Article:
On Thursday, September 23, Joy Hogge was a guest on the Mississippi Free Press’ MFP Live program to discuss mental health challenges and resources in Mississippi. She was joined by Melody Worsham, a certified peer-support specialist at the Mental Health Association of South Mississippi. Hosting the discussion were the co-founders of the Mississippi Free Press, Publisher Kimberly Griffin and Editor Donna Ladd.
“We first of all need to see mental health as part of health,” Joy told Donna when asked what the state of mental health care and services are in Mississippi. “When we focus that way, it’s something that helps us do what all people want to do.” Joy emphasized that mental health care ideally happens in the places that we live, and it focused on helping us to do the “real” things—work, be with our families, be in the community.
Melody took the first question about the U.S. v. Mississippi lawsuit over Mississippi’s mental healthcare system, getting to the core of why the case was brought and why the process has taken so long. “It got to the point where it really was violating their civil rights,” pointing out that when you’re over-medicated and over-hospitalized, your ability to have a normal life is being taken away from you, while your relationships, livelihood and other things people would consider “normal” will suffer.
Joy recounted her experience with Judge Reeves’ approach to the case, explaining that his final ruling adheres very closely to what the State of Mississippi had written as their version of the plan, with the major exception of Judge Reeves’ order of additional oversight via a monitor and a clinical review. She notes that the state has signaled that they don’t think they were in violation of the ADA and that they plan to appeal the case to higher court.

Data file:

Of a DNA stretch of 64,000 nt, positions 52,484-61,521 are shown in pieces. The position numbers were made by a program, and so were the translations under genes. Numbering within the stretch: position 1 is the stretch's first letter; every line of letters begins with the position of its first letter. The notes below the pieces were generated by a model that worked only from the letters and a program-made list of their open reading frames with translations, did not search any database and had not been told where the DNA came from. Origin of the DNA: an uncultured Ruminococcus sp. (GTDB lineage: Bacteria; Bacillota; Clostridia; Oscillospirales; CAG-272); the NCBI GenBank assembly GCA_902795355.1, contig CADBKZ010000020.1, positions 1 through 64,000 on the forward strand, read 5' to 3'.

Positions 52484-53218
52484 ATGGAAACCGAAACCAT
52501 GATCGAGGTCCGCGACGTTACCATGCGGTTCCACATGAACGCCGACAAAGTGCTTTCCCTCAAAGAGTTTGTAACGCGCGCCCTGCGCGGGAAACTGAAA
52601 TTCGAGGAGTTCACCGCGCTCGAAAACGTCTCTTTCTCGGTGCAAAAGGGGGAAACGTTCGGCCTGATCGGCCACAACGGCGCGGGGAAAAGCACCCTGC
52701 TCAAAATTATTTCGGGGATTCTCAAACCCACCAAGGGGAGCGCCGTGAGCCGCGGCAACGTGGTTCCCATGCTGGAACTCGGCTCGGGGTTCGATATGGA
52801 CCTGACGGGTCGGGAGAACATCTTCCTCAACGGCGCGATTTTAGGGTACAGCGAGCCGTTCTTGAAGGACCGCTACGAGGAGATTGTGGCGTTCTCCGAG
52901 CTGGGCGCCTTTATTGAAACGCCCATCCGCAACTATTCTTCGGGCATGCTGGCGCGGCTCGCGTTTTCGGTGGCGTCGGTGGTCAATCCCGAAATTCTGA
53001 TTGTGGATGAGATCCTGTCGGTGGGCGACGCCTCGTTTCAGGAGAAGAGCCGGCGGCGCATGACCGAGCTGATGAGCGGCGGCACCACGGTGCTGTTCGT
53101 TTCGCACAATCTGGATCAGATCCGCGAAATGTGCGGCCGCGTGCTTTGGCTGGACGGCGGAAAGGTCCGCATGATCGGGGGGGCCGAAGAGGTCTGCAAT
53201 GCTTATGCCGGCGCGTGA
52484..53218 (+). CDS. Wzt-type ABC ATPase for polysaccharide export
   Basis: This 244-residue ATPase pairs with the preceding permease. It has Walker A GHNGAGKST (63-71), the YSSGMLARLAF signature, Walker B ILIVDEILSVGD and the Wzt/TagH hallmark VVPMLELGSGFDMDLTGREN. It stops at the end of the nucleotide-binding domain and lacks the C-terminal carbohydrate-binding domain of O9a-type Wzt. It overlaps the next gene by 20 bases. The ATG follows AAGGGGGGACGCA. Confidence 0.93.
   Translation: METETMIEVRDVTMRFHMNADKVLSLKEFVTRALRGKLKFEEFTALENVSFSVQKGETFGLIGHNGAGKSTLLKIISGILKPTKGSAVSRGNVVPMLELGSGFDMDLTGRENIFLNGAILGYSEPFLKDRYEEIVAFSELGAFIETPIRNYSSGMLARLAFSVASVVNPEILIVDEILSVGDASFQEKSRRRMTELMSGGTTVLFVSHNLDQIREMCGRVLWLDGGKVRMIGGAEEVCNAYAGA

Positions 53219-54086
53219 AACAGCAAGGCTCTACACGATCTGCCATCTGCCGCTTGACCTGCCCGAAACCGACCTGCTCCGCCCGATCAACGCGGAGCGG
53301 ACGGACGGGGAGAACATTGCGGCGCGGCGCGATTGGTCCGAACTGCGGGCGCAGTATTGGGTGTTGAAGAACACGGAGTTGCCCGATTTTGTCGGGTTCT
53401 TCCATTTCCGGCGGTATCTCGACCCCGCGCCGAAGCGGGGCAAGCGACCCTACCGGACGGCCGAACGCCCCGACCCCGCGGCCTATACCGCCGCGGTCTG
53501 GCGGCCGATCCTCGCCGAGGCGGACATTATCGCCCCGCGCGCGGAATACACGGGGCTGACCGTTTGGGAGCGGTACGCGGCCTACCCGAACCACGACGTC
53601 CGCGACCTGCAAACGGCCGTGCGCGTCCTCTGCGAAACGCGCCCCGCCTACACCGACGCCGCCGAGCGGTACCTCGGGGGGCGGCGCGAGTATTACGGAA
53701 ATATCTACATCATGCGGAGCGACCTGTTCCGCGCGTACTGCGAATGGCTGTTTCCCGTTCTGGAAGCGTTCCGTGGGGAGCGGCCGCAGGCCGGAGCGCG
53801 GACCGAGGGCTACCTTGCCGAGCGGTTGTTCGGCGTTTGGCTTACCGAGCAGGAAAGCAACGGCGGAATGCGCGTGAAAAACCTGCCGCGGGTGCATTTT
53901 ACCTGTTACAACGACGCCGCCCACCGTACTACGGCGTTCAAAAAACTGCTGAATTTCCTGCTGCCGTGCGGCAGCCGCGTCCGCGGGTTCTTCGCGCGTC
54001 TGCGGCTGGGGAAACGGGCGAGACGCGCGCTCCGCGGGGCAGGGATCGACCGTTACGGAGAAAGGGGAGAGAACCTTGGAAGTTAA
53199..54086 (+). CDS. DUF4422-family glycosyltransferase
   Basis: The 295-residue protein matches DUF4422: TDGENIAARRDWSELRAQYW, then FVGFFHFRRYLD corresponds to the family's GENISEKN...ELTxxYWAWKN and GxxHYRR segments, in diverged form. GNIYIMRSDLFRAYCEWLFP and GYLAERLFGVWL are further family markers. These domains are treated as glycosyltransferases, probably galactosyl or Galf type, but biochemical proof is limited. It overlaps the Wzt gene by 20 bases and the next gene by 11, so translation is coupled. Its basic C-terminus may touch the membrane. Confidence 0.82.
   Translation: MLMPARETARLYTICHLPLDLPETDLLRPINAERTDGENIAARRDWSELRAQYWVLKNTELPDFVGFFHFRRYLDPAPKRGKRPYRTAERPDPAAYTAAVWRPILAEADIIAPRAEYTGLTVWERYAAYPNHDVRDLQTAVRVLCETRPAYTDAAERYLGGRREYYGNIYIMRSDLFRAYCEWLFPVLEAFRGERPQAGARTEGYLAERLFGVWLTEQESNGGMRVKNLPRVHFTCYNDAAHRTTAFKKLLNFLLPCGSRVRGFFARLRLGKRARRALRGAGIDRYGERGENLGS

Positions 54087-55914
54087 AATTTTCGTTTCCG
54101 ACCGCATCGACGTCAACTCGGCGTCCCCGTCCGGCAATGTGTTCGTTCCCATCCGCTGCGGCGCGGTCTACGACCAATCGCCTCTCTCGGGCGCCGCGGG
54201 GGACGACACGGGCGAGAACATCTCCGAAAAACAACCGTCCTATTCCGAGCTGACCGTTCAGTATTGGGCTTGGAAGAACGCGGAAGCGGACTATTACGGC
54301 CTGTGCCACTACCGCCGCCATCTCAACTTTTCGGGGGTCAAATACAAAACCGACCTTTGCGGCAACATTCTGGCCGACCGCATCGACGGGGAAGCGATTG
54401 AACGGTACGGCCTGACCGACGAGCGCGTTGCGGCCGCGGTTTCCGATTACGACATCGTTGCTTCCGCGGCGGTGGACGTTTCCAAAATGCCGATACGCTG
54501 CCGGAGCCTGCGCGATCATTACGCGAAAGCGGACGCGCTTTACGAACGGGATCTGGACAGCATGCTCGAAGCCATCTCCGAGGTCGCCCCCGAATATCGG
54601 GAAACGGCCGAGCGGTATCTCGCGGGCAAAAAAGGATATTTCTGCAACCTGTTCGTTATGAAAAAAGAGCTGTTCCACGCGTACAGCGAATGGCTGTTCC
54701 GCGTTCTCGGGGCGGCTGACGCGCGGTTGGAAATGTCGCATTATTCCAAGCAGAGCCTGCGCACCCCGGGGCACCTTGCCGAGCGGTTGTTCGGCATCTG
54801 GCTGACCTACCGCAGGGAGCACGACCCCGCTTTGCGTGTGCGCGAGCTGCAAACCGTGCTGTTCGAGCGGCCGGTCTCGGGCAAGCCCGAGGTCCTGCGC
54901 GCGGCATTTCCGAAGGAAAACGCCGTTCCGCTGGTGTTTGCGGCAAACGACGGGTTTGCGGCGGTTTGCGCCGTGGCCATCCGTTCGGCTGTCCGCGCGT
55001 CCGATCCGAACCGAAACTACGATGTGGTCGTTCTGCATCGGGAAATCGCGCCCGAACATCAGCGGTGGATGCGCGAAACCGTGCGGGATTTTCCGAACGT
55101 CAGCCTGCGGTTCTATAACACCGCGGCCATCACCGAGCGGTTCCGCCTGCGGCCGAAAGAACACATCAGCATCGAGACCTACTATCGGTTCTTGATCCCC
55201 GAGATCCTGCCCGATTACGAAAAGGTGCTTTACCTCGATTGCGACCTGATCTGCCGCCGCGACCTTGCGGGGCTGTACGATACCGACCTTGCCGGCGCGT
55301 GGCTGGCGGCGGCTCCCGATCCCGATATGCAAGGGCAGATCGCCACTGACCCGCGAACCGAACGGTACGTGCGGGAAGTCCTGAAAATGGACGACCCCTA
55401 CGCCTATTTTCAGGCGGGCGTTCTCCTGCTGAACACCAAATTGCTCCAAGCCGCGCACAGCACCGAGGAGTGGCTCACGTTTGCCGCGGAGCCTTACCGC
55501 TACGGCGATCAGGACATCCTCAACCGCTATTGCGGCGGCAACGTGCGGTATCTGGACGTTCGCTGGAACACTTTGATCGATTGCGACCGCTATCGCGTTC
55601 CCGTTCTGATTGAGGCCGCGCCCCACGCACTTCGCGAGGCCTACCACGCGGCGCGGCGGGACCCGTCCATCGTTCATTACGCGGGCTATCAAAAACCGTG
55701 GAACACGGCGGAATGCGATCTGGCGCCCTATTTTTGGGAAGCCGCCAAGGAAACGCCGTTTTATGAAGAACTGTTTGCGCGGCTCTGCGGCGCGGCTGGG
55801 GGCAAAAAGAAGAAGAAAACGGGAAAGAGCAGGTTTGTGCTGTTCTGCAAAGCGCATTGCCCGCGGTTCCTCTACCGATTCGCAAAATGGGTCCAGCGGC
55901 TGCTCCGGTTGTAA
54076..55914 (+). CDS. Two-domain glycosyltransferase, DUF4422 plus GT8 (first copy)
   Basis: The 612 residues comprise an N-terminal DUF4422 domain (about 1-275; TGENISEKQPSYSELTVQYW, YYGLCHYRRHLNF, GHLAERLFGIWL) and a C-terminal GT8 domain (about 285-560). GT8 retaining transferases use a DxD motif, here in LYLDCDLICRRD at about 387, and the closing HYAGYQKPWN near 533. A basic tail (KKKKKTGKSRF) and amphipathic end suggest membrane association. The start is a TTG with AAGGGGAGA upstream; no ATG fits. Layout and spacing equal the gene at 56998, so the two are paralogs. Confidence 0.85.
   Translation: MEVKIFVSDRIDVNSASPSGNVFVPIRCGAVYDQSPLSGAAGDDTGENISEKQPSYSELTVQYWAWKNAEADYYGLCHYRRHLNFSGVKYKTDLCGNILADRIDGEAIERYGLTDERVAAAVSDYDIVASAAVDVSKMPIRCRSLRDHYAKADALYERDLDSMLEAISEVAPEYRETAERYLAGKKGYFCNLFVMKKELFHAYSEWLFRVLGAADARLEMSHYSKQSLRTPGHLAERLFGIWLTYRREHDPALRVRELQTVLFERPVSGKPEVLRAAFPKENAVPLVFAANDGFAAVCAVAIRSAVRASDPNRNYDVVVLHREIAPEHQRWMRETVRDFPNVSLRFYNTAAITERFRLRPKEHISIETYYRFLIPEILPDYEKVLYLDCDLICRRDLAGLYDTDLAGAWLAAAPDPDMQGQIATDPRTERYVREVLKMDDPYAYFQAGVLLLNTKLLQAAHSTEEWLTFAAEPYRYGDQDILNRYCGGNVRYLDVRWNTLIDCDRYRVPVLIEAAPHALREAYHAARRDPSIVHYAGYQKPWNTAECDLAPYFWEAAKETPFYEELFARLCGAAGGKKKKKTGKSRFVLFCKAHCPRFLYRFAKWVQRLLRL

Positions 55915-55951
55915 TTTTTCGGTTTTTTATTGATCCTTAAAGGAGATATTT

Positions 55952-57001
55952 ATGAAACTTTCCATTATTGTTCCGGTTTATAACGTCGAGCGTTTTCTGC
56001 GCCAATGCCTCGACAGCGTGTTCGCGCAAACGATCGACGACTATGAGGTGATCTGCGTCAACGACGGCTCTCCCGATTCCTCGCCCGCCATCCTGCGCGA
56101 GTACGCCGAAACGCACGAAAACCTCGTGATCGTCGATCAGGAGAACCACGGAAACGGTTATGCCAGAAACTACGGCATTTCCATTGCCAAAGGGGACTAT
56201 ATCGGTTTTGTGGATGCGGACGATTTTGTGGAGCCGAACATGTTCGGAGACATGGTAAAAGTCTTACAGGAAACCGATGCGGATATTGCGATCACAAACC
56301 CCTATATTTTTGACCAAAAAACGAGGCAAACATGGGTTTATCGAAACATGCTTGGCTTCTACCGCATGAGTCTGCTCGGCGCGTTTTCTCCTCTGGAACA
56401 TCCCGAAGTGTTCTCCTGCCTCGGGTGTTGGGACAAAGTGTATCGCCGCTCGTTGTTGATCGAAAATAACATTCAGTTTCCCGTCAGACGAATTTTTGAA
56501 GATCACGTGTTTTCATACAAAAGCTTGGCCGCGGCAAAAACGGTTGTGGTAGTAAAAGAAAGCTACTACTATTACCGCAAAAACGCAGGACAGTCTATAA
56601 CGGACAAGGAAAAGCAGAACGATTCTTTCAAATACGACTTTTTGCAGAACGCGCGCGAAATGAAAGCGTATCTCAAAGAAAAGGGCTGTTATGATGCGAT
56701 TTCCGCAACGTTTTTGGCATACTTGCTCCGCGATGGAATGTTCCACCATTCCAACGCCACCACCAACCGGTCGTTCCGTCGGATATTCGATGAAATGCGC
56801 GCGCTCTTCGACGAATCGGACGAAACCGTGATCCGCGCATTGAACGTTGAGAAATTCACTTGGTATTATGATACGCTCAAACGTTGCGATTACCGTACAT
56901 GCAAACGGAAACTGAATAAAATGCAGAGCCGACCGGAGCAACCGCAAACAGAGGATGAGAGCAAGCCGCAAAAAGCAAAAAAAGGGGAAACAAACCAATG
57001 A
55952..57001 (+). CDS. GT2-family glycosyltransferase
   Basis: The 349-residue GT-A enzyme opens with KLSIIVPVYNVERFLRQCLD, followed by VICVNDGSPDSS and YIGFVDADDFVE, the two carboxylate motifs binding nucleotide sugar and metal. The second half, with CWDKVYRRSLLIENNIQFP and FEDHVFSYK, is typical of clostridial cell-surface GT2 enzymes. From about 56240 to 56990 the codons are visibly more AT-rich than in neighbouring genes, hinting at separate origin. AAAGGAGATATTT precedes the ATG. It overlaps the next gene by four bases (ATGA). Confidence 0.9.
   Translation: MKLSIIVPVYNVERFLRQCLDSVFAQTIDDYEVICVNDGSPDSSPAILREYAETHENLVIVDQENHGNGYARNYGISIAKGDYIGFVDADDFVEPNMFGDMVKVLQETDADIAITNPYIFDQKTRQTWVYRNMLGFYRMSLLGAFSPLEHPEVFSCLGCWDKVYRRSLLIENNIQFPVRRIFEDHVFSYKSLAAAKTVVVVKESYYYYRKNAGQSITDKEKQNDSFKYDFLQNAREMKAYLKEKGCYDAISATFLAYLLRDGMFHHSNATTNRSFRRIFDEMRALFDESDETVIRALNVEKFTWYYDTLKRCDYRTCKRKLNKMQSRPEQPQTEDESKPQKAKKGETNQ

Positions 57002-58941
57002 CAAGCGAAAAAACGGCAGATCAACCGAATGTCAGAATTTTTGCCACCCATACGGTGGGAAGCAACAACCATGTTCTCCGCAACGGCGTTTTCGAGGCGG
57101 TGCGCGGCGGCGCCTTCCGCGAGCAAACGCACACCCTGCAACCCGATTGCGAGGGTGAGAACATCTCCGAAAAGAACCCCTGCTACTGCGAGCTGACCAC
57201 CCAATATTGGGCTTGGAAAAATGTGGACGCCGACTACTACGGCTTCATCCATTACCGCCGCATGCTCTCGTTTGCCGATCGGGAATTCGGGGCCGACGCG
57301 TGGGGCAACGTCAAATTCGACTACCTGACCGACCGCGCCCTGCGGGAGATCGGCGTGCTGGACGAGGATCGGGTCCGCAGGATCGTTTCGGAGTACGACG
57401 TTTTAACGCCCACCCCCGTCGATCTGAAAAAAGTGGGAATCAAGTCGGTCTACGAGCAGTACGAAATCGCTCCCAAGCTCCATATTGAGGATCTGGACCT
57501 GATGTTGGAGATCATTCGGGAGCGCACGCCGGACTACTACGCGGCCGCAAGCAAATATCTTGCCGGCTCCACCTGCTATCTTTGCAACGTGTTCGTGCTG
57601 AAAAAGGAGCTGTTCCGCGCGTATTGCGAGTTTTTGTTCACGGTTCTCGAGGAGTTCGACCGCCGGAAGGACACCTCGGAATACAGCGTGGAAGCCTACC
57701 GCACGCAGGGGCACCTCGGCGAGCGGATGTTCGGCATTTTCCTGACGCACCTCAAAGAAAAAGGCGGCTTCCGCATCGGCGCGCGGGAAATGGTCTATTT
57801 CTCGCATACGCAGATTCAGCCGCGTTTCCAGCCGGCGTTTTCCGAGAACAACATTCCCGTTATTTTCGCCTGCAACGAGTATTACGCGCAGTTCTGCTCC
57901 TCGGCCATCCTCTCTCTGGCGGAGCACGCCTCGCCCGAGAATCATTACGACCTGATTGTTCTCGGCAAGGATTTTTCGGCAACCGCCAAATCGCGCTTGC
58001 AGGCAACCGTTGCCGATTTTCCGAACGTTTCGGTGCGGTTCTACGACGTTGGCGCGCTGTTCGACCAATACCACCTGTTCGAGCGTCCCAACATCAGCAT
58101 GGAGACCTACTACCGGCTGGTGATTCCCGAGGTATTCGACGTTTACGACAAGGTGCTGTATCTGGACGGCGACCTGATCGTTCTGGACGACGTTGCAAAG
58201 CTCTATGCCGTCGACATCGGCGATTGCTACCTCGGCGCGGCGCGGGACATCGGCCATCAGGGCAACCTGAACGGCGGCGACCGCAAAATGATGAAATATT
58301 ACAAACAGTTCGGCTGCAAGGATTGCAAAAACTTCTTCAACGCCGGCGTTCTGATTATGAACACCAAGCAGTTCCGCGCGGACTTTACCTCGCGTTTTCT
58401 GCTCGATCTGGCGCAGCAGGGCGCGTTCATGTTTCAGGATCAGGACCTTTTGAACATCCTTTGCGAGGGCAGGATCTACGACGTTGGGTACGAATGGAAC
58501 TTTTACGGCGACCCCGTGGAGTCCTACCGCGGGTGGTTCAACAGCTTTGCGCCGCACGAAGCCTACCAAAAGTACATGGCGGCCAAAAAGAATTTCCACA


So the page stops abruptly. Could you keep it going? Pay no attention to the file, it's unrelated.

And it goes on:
Perhaps the big, unanswerable question of the show came from Donna Ladd when she asked, “Why is it so hard to stop [the State] from fighting … possible reforms?”
“I’m sure there is more than one thing,” Joy answered, “As far as I know we’re the only state in the country where [the department of mental health] is the largest … state employer.” The emphasis on building facilities and creating jobs is something that’s difficult to compare to other states—Mississippi and Georgia have the same number of employees, she points out, and Georgia is a much larger state.
“Now they’re doing good work, I’m sure… I’m not judging those individual people out there on the front line,” Joy said. “But it’s the political powerhouse, and to change it—that’s a lot of people’s jobs, a lot of power in one state agency, and a lot of legislators who can be influenced.”
In a candid moment, Joy notes that—while the current director, Wendy Bailey, has been open and helpful in her tenure at MDMH, Joy isn’t sure to whom the department is ultimately accountable.
It’s a fascinating conversation about Mississippi, mental health and the implications of the Olmstead Act. We’ve love for you to watch the whole thing and we thank the Mississippi Free Press’ Kimberly Griffin and Donna Ladd for producing it.